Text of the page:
Here is a translation of what they say in Italian:

Sollozzo: I'm sorry.

Michael: Leave it alone. ( or ) Forget about it.

Sollozzo: What happened to your father was business. I have much respect for your father. But your father, his thinking is old-fashioned. You must understand that I am a man of honor.

Michael: I understand those things. I know them.

Sollozzo: You do? You must understand that I helped the Tattaglia family and once I make a deal, I seek nothing but peace. Leave aside all this nonsense.

Michael: How do you say? [Then Michael returns to speaking English.]

[After Michael returns from the bathroom]

Sollozzo: Everything all right? I respect myself, understand, and cannot allow another man to hold me back. What happened was unavoidable. I had the unspoken support of the other Family dons. If your father were in better health, without his eldest son running things, no disrespect intended, we wouldn't have this nonsense. We will stop fighting until your father is well and can resume bargaining. No vengeance will be taken. We will have peace, but your Family should interfere no longer.

It's explained in the book but not very well in the film: Sicilian and Italian tradition dictates that NO ONE, no matter how powerful or influential, will interfere in an Italian/Sicilian marriage. Vito's a very traditional man and had no intention of intruding in his daughter's marriage, even if it meant that Carlo (Gianni Russo) was abusive. There's a brief moment when everyone is eating lunch after Vito returns home from the hospital where Carlo tells Connie to shut up, Sonny tells Carlo never to say that to her, and Sonny's mother quietly tells Sonny "don't interfere." In the novel, Connie goes to her parents a few times to tell them how abusive Carlo is but her parents, especially the Don, are very coldly unsympathetic to her plight and tell her to go home and learn how to be an obedient wife who won't be physically abused. Of course, no matter how Connie acts, dutiful or not, Carlo continues to beat her and eventually uses his abuse as a ruse to entice Santino to leave his compound without protection which is when he was murdered on the causeway.

Although the film makes this pretty obvious, it still gets asked a lot. Vito asks Bonasera (Salvatore Corsitto) to patch up Sonny's dead body so that he looks presentable for his mother at his funeral. Sonny's body was probably shot up so badly by the Barzini hitters (and kicked in the face) as an insult to the Don so they couldn't have an open casket at the funeral. Given how many shots were pumped into Sonny with Thompson machine guns, it must have been an incredibly difficult process for Bonasera, which is why the Don says "I want you to use all your powers and all your skills..." Also, such a job probably would have cost the Don tens of thousands of dollars, even at that time, and Bonasera's "favor" must have also included waiving his fee or at least reducing it greatly.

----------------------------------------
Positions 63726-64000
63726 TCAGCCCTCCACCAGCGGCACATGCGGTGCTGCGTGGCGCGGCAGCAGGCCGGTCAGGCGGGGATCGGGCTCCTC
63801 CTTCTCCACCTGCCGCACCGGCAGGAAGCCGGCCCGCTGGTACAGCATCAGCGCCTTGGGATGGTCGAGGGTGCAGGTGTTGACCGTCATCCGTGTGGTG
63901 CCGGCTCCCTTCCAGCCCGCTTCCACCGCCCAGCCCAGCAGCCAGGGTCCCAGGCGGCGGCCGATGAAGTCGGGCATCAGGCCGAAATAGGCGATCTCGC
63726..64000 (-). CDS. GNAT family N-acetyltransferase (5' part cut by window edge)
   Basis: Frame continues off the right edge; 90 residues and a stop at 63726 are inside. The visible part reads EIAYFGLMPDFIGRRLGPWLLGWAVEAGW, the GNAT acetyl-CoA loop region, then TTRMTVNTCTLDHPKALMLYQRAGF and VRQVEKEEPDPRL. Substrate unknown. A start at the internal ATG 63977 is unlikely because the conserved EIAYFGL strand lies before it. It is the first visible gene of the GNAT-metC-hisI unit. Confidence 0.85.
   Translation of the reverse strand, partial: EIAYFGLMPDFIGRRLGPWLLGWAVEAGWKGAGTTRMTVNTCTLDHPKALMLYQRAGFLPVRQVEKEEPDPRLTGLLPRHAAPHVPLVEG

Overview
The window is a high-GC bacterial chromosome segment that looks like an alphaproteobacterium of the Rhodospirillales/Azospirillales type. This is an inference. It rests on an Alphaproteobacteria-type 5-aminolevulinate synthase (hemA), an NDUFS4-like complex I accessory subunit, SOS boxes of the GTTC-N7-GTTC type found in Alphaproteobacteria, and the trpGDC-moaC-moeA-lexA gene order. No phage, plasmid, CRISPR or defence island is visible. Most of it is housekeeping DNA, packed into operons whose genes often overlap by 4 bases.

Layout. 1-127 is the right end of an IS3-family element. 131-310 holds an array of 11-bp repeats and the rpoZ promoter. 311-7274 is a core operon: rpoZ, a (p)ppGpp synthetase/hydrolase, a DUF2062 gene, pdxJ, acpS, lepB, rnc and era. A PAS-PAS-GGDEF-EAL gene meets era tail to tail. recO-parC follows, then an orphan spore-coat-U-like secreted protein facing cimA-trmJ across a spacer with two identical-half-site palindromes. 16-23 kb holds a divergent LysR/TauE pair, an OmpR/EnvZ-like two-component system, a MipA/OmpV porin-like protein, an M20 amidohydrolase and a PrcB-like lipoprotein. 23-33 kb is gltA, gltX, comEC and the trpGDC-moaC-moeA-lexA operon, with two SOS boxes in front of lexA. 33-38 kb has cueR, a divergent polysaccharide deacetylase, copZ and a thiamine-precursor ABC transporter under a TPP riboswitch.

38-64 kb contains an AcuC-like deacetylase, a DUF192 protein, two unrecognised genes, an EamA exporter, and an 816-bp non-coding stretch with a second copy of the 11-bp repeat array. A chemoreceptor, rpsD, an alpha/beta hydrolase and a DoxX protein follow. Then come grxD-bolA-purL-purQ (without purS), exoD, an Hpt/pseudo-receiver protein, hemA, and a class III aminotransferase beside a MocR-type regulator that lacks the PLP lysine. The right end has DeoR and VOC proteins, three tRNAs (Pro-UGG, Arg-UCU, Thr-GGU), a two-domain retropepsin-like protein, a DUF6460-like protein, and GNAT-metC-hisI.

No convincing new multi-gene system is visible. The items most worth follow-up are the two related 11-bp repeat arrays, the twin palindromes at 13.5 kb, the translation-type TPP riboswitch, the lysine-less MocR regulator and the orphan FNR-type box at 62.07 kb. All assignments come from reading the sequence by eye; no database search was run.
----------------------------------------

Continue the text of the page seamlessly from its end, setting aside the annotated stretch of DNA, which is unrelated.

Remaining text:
After the meeting of the Five Families, Vito expresses to Tom his conviction that the Barzini family is running the narcotics operation and that they were behind Sonny's death, Tattaglia being too much of a "pimp" to outthink Santino. During the meeting, it is Barzini who repeatedly reprimands Vito for not sharing his police and political protection to the drug operation. Vito figures he would only be taking offense so strongly if he were the man behind the operation.

From the beginning, Carlo was never a trusted member of The Family, as evidenced by his low position as bookmaker and Vito's instructions to Tom to allow Carlo to earn a living but to never discuss Family business in front of him. Carlo knows that he is not valued by Don Corleone, but he cannot take his frustrations out on Vito, Sonny, or any of the other high-ranking members of the Family, so he does the next best thing - he is abusive toward Connie. Carlo's treatment of his wife leads to further distrust by Don Corleone. Additionally, it puts strain on his relationship with Sonny -- though the relationship isn't fully explained in the movie, in the novel we learn that Sonny and Carlo have been lifelong friends. After Sonny beats Carlo on the street in his own neighborhood and in front of his men, Carlo feels completely humiliated and seeks vengeance against Sonny. When Barzini asks for his help in setting up Sonny, Carlo is more than happy to comply.

Vito himself likely suspected Carlo's role in Sonny's murder, but since he could not prove it (and he didn't want to tip his hand so early), he pretends not to know. Vito dotes on Connie and doesn't want to see her widowed during his lifetime, something that, despite how horribly Carlo treats her, would upset Connie greatly. Michael is informed of the sequence of events that took place the day of Sonny's murder - a mystery woman calls Connie and Carlo's apartment to ask for him, Connie gets angry and starts to throw a tantrum giving Carlo an "excuse" to beat his wife knowing full well that she will call Sonny and tell him that Carlo has beaten her again. Carlo lets the Barzini people know that Sonny is on his way to the city giving them the opportunity to trap him at the toll booth on the Causeway. It's all a little too convenient, and yet Michael still cannot be 100% certain that Carlo was involved.